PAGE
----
In Central City there is an abandoned church that is over 170 years old. It was built by slaves in their free time, a memorial to the brutality of chattel slavery and the importance of personal conviction. One hundred and seventy years of American history, a civil war and countless hurricanes failed to crumble its historic walls. But when the levees failed, four and a half feet of water saturated the plaster walls and opened the slate roof to the swampy elements. It is no longer home to a vibrant congregation praising the gospel, but three homeless clients who have embraced its abandonment as home. Their personal conviction is the importance of housing, not religion.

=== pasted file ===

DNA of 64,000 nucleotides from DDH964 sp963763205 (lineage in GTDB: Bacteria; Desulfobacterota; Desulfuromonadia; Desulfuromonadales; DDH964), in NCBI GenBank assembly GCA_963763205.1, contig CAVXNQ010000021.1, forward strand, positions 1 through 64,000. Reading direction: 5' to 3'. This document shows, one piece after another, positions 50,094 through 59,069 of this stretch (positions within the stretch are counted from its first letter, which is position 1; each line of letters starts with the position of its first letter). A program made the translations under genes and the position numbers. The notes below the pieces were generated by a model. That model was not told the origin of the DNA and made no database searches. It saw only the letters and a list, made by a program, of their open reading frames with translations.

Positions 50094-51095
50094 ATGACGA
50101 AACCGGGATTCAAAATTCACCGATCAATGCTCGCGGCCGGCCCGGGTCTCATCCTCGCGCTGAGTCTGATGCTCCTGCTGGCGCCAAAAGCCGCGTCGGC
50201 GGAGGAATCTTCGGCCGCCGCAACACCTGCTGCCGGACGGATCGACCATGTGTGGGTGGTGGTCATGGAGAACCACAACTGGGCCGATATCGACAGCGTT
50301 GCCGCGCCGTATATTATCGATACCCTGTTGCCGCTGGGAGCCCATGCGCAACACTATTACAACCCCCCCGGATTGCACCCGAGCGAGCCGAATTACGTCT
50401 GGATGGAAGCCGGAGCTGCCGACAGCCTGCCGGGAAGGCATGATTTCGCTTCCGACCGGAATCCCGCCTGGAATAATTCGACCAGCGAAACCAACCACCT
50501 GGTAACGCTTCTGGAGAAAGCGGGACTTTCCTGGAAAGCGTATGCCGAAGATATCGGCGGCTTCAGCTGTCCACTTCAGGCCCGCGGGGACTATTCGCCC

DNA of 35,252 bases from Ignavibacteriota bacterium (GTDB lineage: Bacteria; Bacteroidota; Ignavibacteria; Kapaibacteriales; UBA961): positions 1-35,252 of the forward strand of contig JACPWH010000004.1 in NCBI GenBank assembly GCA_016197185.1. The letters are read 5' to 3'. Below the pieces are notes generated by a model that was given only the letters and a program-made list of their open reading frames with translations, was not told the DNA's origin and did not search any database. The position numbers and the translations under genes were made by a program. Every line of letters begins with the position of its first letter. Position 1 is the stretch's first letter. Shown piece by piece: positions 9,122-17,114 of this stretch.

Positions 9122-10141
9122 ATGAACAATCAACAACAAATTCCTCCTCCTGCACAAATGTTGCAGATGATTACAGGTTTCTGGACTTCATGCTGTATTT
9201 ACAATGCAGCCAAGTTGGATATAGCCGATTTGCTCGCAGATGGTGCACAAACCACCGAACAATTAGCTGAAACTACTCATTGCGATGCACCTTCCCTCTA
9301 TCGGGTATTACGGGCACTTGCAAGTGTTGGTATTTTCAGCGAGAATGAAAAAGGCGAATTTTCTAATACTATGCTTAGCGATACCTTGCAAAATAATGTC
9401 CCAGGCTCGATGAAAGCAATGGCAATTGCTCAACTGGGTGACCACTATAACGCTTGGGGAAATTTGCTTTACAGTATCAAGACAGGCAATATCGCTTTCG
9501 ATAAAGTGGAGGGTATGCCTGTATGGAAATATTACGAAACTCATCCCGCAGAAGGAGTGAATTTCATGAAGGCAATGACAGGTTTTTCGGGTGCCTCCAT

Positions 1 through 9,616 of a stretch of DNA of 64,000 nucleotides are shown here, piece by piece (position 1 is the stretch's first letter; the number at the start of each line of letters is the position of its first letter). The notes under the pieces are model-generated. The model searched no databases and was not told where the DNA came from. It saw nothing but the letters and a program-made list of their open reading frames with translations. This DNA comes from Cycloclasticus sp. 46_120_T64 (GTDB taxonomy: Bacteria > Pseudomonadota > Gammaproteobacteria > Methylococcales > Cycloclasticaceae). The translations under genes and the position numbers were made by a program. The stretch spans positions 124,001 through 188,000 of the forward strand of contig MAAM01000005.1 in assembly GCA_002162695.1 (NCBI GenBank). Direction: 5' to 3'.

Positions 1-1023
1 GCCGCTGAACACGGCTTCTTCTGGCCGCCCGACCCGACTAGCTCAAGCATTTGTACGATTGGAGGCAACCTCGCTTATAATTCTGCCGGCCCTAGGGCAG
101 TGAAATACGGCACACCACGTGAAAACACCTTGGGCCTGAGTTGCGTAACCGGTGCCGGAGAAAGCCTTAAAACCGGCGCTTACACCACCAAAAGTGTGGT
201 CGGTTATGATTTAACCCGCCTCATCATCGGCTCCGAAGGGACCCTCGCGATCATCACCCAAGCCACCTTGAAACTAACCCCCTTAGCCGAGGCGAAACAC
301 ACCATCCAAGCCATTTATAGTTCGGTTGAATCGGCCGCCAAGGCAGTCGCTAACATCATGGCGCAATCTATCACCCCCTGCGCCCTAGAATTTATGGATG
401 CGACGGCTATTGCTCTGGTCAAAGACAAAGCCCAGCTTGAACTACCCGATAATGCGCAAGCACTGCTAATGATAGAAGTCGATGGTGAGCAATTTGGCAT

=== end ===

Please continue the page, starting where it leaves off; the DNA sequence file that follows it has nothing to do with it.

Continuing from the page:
Five years already, huh? In a city older than America five years is pretty short. Go ahead and tell that to my clients who have spent the last five years trying to get home.